Today, you can stay at the castle as a hotel guest. If an overnight stay isn’t in the cards, you can also visit the museum. I’ve done both, and it’s always a true journey. But you don’t even have to enter the gate to take in the “bellezza.” It’s a must stop for tourists because few photo backdrops compare.
Ristorante Bar Dai Tu’ is a small eatery perched over the sea on the island of Ischia, off the coast of Naples in Italy. Located in Ischia Porto, the island’s capital, the restaurant offers delicious seafood in an ultra romantic setting. I would love to inform you about price. But this is southern Italy, where the prices are never set in stone. If you know the owner, you pay one price. If you don’t, you pay another. That’s just the truth. Still, from what I’ve gathered no one has ever been gouged here. So, we can call it affordable. Whatever you call it, you’ll be calling the food delicious.
Essence of Romance
See those lights in the photo? That is the restaurant. It looks like a tiny shack, but it’s absolutely charming. The inside features an arched doorway to the kitchen and long farm tables. But the luckiest diners score a table on the terrace outside. The lovely breeze and the view of the sea make Ischia all the more alluring. I was there with my husband, his entire family, and our son. But my sister-in-law had been there with her husband for their anniversary and raved about the pumped up romance level, especially when seated outside. The nice part is that some “romantic” restaurants are elitist. Or they’re so fancy that you feel uncomfortable. This is not like that at all. The restaurant is casual and beachy, so it does not come off as stuffy at all.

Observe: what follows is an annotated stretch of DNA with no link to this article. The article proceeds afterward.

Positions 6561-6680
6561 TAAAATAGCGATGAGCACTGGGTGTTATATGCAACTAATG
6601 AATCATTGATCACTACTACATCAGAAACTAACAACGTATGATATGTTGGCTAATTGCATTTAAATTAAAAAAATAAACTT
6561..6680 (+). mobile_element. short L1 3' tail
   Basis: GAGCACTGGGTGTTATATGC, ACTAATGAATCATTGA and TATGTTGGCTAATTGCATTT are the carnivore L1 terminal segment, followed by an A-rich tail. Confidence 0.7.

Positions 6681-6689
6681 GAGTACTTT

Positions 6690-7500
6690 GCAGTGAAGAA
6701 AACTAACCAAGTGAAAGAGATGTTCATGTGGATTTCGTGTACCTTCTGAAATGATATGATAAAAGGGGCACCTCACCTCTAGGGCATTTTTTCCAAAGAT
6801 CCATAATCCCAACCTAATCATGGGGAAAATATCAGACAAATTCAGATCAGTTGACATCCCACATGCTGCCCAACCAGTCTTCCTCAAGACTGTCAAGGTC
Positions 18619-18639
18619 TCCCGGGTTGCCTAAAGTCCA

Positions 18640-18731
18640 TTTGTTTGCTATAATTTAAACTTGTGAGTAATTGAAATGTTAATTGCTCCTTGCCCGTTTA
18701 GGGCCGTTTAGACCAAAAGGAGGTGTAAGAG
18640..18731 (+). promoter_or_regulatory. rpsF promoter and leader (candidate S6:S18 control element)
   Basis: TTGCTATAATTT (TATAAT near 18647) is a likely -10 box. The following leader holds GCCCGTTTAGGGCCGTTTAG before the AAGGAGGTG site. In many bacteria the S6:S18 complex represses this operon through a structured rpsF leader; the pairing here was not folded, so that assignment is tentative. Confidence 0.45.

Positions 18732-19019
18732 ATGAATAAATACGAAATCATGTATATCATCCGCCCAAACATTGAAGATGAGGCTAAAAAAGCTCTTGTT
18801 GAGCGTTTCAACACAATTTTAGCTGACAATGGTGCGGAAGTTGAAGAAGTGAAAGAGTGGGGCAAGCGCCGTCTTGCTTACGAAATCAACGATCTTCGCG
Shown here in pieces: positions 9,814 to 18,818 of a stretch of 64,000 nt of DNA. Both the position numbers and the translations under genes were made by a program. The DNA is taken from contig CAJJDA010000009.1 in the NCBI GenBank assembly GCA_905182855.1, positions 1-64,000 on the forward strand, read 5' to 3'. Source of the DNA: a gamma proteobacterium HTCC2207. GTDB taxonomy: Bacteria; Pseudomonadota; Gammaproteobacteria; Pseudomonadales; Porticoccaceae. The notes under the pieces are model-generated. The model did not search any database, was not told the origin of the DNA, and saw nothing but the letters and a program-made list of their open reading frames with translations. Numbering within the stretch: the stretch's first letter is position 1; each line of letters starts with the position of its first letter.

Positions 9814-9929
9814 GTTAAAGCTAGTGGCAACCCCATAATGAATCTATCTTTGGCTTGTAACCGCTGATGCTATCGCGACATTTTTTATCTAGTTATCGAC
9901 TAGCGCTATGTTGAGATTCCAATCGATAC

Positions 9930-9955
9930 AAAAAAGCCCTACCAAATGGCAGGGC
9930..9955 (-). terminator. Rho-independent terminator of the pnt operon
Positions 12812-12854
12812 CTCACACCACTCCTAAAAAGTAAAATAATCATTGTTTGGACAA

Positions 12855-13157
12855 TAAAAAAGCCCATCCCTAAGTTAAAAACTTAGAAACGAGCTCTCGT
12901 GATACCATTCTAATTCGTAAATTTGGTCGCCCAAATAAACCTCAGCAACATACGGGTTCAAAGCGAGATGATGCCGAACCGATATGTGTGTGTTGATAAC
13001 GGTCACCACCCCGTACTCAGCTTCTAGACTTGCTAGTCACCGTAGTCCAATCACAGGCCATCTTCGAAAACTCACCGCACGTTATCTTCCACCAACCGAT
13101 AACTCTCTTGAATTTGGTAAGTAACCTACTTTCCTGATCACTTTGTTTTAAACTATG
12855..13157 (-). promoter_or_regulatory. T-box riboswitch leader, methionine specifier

See the Seafood
Of course, the best part of the restaurant is the food you are served. Seafood in Ischia is hard to beat. It’s super fresh since this is an island. It never has that fishy smell or taste like you sometimes experience in the United States. At this restaurant, you can experience the sea’s treasures and a touch of sweetness to boot. You won’t be disappointed. Discover the plates my group sampled: